Demulling describes the airport as being “quite sleepy from 1964 through 1992.” He notes, “1992 was the first major reconstruction project and that was when we opened the airport up to business traffic. We have had six or seven expansion projects since then, in terms of hangar space, and that allowed us to become self-sustaining and get off the tax rolls. That continues to be a focus for growth. We have shovel-ready sites available in the north expansion and we can have areas for as small as 50 by 50 hangars all the way up to corporate hangars in the tens of thousands of square feet. We have planned it out so that with almost no effort someone could probably start construction within just a few weeks of signing a lease. Our Airport Commission is very knowledgeable and well versed in aviation and they understand the value of a business and how to move quickly to capitalize on it.”
To date, growth at New Richmond Regional has been completely word of mouth, something that has served the airport well, since marketing dollars are not in the budget to start a large campaign. However, as Demulling enthuses, “We do want to get the word out about how great this airport is. We are always looking for any type of aviation-related business. What I’m seeing as the hot market right now is aircraft electronics, the avionics world. There’s a huge demand for that. Most of the avionic shops still have several months worth of work ahead of them as far as the backlog and I think there’s a niche that could be filled here at the airport.”
Although overall aircraft maintenance is a critical part of the industry, there is no real influx of young people getting into aviation maintenance or aircraft repair. Looking ahead, Demulling acknowledges, “Ten years down the road I think there could be a bit of a vacuum for that. So, we certainly want to attract maintenance shops and get them going. Another thing we have ventured into is the drone area. We’ve had a few startups operate here at the airport with their drones and I see a lot of potential in that, as well. We’ve also had several discussions with the local campus of Wisconsin Indianhead Technical College, and we’re looking into some high school programs. We are doing anything we can do to get people to the airport and get them involved in aviation and it’s a lot easier when we start them young.”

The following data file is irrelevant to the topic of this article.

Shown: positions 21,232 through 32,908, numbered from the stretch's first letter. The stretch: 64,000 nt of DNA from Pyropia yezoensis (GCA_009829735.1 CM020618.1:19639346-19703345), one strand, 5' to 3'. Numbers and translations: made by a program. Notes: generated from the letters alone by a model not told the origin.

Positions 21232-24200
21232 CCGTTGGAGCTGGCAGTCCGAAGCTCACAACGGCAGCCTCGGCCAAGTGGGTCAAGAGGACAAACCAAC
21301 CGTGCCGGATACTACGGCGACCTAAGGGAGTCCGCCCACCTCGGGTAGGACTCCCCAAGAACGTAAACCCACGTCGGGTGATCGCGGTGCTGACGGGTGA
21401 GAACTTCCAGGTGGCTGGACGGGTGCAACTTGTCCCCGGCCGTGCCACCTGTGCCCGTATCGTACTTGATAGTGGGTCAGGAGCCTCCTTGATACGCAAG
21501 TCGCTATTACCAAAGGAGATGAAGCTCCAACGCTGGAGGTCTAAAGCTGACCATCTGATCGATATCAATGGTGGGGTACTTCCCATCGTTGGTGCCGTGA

Summing up the overall economic draw of the New Richmond Regional Airport, Demulling shares, “I guess the thing is that we see ourselves as an aviation-themed business park – and we are business-friendly in every way. We know the value of a dollar and we run a very efficient operation. But mostly, we want the businesses here at the airport to succeed and we will do everything we can do to help them.”